Monday, April 03, 2017

The Temple Mount Sifting Project has run out of funding

THE TEMPLE MOUNT SIFTING PROJECT: Is this the End of the Sifting Project?
To all of our friends and supporters,
We have an important announcement to make. We want to make our official announcement that the sifting of material from the Temple Mount has stopped. This is due to a number of different reasons including lack of funding and differences between the directors of the Sifting Project and the Ir David Foundation that has, until now, funded the operation of the Sifting Site at Emek Tzurim. We will not resume the sifting until the publication of research on the finds that we have already recovered has been fully funded and completed.

Thirty percent of the material that the Waqf illicitly excavated and dumped remains to be sifted. And quite a bit that has been sifted remained to be studied fully. I hope very much that funding comes through from somewhere to continue this important work. A similar situation arose back in 2008, but the project was able to continue.

Here's an article on the possible closing of the project: Innovative Temple Mount Sifting Project Facing Termination over Funding (JNi.Media). It contains background information and a brief account of the discoveries the project has made so far:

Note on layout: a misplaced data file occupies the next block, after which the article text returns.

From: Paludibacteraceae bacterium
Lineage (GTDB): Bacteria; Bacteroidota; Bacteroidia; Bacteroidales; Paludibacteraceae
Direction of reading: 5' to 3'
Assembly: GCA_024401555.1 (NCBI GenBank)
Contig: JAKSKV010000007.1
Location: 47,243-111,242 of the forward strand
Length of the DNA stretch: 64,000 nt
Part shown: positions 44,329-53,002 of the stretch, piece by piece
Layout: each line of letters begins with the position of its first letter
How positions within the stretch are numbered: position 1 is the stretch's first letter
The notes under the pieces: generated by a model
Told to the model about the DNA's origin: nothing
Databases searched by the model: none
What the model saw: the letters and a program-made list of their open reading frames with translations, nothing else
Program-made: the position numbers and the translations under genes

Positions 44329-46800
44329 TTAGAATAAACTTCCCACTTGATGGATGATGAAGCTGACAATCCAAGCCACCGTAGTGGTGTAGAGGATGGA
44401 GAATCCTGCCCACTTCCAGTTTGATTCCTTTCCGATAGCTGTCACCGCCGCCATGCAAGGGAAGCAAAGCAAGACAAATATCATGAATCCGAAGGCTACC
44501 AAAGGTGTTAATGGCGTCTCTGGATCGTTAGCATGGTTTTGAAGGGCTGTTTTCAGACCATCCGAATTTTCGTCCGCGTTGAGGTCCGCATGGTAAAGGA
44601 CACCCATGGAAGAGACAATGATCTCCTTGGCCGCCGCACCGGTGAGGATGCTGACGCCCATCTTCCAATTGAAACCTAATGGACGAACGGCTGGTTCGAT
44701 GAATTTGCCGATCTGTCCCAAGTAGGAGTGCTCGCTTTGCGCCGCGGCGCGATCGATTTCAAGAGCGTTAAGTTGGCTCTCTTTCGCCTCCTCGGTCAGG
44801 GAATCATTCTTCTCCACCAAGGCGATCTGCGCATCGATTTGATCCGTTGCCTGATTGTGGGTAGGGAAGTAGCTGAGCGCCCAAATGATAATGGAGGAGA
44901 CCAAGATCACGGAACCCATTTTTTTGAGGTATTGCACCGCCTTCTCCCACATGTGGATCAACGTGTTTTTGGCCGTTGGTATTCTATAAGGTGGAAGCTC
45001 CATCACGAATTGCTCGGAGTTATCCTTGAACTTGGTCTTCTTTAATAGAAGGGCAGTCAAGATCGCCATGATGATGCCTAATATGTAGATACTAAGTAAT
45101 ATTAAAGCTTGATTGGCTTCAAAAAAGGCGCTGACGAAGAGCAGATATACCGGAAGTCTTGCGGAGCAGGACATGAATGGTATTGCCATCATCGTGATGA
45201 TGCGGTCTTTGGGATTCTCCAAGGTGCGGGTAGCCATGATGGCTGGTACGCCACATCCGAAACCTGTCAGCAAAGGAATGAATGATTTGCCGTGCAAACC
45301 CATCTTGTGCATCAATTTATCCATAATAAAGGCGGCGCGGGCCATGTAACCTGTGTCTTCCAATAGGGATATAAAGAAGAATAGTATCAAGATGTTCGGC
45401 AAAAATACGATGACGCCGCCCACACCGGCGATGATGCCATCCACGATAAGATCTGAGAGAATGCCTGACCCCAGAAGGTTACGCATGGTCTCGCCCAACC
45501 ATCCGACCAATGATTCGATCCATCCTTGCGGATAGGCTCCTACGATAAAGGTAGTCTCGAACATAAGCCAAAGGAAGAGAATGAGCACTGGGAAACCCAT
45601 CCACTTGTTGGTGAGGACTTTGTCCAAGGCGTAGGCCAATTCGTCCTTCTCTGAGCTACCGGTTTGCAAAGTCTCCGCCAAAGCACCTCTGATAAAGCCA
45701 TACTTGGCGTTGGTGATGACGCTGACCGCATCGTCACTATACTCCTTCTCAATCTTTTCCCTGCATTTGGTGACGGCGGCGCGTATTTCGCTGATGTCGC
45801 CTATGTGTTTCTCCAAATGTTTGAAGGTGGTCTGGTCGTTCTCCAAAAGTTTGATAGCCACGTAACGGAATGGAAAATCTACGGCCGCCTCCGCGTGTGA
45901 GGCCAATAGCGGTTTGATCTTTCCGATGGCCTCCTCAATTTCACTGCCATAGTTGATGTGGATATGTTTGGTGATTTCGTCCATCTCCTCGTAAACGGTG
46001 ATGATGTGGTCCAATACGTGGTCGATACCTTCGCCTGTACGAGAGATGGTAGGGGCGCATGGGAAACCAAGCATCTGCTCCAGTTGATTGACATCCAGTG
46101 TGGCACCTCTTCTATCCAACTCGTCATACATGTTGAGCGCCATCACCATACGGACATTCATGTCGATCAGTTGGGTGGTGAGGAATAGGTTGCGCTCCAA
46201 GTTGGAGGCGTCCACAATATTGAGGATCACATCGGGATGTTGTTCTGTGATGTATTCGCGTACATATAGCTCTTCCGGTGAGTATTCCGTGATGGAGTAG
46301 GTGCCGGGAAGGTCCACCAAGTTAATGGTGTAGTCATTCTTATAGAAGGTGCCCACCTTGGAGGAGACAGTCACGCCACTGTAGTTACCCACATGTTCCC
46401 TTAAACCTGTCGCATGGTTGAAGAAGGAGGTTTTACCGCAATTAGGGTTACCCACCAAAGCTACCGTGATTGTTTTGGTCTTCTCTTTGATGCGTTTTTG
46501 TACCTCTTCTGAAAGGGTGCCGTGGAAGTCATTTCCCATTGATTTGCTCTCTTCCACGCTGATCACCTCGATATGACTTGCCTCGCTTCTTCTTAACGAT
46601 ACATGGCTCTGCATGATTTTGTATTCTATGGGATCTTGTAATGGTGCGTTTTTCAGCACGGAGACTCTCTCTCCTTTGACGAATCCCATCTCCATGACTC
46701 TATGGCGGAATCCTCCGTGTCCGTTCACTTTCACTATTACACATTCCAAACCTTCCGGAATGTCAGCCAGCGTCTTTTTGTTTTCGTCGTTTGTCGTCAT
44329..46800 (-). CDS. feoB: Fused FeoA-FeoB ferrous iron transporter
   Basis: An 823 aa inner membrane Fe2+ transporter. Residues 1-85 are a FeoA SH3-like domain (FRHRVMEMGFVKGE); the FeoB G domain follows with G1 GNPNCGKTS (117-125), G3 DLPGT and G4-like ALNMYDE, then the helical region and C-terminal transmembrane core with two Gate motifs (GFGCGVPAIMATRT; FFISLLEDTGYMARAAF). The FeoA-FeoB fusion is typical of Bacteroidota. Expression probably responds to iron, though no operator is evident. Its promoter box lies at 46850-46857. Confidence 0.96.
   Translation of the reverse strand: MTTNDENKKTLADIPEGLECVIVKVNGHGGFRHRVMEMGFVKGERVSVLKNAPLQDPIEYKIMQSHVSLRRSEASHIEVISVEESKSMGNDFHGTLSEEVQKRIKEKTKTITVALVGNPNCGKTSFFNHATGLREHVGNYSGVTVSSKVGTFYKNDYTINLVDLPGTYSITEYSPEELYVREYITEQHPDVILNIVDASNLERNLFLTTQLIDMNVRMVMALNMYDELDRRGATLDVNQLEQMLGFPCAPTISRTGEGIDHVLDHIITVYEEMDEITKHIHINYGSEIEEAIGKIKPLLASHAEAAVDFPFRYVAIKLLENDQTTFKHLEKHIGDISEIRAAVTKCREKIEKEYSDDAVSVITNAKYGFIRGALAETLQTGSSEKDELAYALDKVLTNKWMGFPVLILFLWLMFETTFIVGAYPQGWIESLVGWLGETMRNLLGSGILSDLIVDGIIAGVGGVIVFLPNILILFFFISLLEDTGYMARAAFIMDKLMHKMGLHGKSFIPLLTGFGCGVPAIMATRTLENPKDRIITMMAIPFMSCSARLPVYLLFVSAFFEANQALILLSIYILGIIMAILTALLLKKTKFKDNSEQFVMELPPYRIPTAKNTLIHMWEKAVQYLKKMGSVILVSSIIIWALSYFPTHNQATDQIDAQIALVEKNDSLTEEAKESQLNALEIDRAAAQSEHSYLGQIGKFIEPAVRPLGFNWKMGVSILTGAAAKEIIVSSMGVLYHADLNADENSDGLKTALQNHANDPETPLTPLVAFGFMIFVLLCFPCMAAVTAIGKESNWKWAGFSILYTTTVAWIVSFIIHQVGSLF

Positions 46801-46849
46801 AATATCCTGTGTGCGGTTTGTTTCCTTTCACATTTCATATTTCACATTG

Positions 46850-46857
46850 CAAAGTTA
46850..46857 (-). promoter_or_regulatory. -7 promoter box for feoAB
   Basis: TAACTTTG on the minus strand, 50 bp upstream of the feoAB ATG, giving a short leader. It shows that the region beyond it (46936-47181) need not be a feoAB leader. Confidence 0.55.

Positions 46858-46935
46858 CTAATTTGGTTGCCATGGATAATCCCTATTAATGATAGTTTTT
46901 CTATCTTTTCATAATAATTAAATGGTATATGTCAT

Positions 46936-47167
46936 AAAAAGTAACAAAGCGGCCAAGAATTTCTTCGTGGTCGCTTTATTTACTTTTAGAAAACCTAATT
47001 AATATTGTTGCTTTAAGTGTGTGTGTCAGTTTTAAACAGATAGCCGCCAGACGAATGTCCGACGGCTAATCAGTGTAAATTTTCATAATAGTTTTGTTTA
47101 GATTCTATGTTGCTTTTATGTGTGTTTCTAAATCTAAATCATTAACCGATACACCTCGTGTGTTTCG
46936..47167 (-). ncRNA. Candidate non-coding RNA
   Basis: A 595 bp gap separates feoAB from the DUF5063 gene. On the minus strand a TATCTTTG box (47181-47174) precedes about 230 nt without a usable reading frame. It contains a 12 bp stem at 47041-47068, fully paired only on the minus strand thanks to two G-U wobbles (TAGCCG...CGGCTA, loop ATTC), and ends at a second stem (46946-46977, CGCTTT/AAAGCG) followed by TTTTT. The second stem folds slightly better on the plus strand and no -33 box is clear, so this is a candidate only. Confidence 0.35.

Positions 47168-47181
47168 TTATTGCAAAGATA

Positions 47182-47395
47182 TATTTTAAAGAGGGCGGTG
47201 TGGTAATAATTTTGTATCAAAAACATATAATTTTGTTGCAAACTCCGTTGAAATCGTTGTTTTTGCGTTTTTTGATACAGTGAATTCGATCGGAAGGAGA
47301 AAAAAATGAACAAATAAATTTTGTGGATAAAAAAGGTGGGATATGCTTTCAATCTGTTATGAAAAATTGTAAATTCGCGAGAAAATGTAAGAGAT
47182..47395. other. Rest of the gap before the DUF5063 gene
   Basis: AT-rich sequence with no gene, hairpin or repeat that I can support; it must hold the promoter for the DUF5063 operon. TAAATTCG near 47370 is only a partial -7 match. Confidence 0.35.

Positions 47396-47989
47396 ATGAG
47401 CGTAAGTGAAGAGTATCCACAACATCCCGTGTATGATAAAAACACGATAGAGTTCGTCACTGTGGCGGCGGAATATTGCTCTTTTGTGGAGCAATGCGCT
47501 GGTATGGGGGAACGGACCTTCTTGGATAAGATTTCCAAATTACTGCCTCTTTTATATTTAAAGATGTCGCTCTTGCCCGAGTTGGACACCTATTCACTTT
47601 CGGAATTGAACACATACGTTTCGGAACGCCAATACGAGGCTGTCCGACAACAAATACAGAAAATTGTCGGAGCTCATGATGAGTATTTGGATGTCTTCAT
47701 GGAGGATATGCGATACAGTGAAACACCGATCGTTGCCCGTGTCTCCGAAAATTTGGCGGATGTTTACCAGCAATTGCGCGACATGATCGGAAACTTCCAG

The research that has been conducted so far on the sifted artifacts has already yielded significant discoveries and innovations. Among them are: identifying many finds from the early days of the First Temple Period (debated in recent scholarly circles); deciphering a seal impression of a Priest from the Late First Temple Period that sealed a fabric parcel of precious metals, reconstruction of floor patterns of the lavish courts of the Second Temple; the discovery of many architectural finds from the Byzantine Period which are evidence of structures on the Temple Mount contradicting the notion that described the Mount as a garbage dump in this time period; and researching a large collection of Early Islamic coins and the most richly varied collection of common and extremely rare coins from the Crusader Period, as well as unearthing much evidence of the presence of the Knights Templar.
Notice that these finds cover the whole period between the First Temple up to the Crusades. These are just a few of the discoveries. There have been many others. (See, for example, here.) Imagine what other treasures still lie hidden in those heaps of dirt. If there are any philanthropists reading this who are looking for a project to fund, I am sure you will want to consider this one.

I have been covering the Temple Mount Sifting Project since its inception. Past posts on those floor tiles from the Herodian Temple courtyard are here and links. Background here with many, many links.